Tycho Brahe was a Danish astronomer whose work in measuring and fixing the positions of the stars, as well as developing astronomical instruments, paved the way for future discoveries. His observations, which were considered the most accurate possible before the telescope was invented, included the accurate positions of more than 777 fixed stars and a comprehensive study of the solar system. Let us know more about Brahe’s life and look into his greatest accomplishments.
1. He Made a Recorded Observation Of The Overlapping Of Jupiter And Saturn At a Young Age.
In August 1563, while attending the University of Leipzig, Brahe made his first recorded observation, which is an overlapping or conjunction of Jupiter and Saturn. Almost immediately, he discovered that the existing ephemerides and almanacs that recorded planetary and stellar positions were grossly inaccurate, like the Copernican tables being several days off in predicting the event. As an enthusiastic youth, Brahe decided to devote his life to accumulating accurate observations of the heavens in order to fix the existing tables.
2. He Discovered a New Star In The Constellation Cassiopeia.
In his small observatory in Scania on the 11th of November 1572, he suddenly saw a new star that is brighter than Venus and is located where no star was supposed to be in the Cassiopeia constellation. Carefully observing the star, he showed that it lies beyond the Moon, thus was in the realm of the fixed stars. During this time, the world would see this as a disquieting discovery, as the intellectual community kept protecting itself against future uncertainties by its confidence with the Aristotelian doctrine of the entire world’s inner and continuous harmony. This discovery by Brahe and his publication of his observations marked his transformation from a Danish dilettante to an astronomer who was reputed all over Europe.
3. He Has Corrected Most Of The Astronomical Records Known To Man.
When Brahe planned to establish an observatory in Germany, King Frederick II was prompted to keep him in Denmark and granted him title to the island of Ven, together with financial support not just for an observatory, which he then called Uraniborg after the muse of astronomy Urania, but also for the laboratory buildings. Visited by learned travelers from all over Europe and surrounded by scholars, Brahe and his assistants managed to collect observations and significantly corrected nearly most known astronomical records.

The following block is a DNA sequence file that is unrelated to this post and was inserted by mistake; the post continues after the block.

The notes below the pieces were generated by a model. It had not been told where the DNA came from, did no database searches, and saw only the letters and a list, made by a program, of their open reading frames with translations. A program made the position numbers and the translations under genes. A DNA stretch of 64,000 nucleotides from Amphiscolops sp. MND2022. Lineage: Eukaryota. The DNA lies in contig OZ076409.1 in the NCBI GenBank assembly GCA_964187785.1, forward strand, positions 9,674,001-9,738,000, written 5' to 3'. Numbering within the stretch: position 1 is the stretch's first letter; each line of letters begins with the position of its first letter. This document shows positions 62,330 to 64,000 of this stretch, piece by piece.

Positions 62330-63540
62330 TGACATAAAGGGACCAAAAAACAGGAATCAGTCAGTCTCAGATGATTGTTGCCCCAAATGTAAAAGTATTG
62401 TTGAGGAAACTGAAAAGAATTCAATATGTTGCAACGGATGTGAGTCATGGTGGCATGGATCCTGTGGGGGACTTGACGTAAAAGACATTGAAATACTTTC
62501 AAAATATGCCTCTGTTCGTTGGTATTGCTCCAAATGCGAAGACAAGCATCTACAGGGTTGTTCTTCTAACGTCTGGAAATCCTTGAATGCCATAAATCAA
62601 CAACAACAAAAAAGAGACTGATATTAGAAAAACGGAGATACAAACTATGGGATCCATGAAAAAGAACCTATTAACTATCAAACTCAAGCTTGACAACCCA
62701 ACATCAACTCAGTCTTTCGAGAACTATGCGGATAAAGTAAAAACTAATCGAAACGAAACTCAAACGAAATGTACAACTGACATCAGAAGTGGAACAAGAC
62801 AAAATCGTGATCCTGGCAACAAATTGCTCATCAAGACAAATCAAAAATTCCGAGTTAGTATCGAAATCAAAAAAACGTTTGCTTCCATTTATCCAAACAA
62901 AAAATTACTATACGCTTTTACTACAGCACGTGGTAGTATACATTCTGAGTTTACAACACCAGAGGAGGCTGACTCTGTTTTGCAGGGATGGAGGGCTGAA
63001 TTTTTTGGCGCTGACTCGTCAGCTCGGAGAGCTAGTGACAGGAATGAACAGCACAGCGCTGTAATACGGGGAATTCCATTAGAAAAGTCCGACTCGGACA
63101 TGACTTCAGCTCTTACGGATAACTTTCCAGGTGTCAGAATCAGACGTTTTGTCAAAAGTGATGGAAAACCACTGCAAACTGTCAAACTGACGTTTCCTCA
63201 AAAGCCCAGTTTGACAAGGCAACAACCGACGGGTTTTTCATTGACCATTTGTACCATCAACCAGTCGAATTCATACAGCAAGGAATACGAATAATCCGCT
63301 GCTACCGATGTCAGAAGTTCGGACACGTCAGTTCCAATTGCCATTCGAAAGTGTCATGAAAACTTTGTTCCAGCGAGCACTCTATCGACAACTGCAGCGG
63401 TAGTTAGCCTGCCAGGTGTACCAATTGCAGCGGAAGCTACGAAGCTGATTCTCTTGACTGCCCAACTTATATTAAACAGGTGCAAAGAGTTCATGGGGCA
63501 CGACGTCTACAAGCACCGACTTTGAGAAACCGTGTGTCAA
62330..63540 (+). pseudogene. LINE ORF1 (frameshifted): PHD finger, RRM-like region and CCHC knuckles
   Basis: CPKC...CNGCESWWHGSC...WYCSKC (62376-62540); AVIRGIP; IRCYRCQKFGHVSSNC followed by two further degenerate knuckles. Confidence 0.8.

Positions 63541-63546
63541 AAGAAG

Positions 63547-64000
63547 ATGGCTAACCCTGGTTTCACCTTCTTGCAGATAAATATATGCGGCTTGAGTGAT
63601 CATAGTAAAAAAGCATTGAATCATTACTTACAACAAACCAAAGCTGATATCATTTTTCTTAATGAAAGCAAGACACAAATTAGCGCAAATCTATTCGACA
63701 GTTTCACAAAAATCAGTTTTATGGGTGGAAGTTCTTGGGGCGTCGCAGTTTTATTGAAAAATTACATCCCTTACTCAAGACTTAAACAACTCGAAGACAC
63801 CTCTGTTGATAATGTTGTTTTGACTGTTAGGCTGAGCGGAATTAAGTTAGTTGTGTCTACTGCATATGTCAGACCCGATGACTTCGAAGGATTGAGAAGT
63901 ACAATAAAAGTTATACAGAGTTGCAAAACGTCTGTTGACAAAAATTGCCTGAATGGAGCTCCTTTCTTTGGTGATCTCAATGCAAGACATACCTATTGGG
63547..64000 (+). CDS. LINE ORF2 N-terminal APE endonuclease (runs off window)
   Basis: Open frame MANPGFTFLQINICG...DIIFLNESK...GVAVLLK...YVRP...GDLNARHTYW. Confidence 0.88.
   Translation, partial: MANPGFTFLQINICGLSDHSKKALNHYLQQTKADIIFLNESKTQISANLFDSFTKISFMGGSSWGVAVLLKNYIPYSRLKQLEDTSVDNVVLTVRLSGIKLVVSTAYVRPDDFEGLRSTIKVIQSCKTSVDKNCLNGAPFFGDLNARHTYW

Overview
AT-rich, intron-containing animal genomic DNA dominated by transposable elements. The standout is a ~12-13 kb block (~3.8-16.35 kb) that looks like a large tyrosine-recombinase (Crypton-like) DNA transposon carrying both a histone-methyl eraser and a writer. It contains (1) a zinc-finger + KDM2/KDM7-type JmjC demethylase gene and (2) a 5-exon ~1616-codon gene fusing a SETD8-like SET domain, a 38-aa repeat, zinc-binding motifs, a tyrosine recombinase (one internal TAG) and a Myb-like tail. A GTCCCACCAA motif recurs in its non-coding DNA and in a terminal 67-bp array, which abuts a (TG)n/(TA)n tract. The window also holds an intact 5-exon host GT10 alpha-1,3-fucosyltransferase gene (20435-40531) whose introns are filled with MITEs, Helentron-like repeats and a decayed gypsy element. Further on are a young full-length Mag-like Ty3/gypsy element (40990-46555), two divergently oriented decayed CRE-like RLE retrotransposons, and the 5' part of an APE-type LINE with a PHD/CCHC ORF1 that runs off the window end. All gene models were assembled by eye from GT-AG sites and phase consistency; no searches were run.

4. He Added a Comprehensive Study Of The Solar System.
To his earlier observations, specifically his evidence that the nova of 1572 was a star, he added a comprehensive study of the solar system, which included a proof that the orbit of the 1577 comet lies beyond the Moon. Then, he proposed a modified Copernican system where the planets were revolving around the Sun, which in turn was moving around a stationary Earth. Such accomplishment of Brahe, using only his practical talents and simple instruments, has remained one of the outstanding accomplishments of the Renaissance.
5. He Was Also An Artist And Craftsman.
Aside from his love for astronomy, Brahe was also into arts and craft, where everything he surround himself with and undertook had to be beautiful and innovative. He created a printing shop to produce and bind his manuscripts, as well as imported Augsburg craftsmen to create the finest astronomical instruments. He also invented a pressure system that provided the uncommon convenience of sanitary lavatory facilities during his time.
When Brahe died in 1601, he left some of his observational data to Johannes Kepler, his assistant and pupil in his final years, which then laid the foundation for Sir Isaac Newton’s work.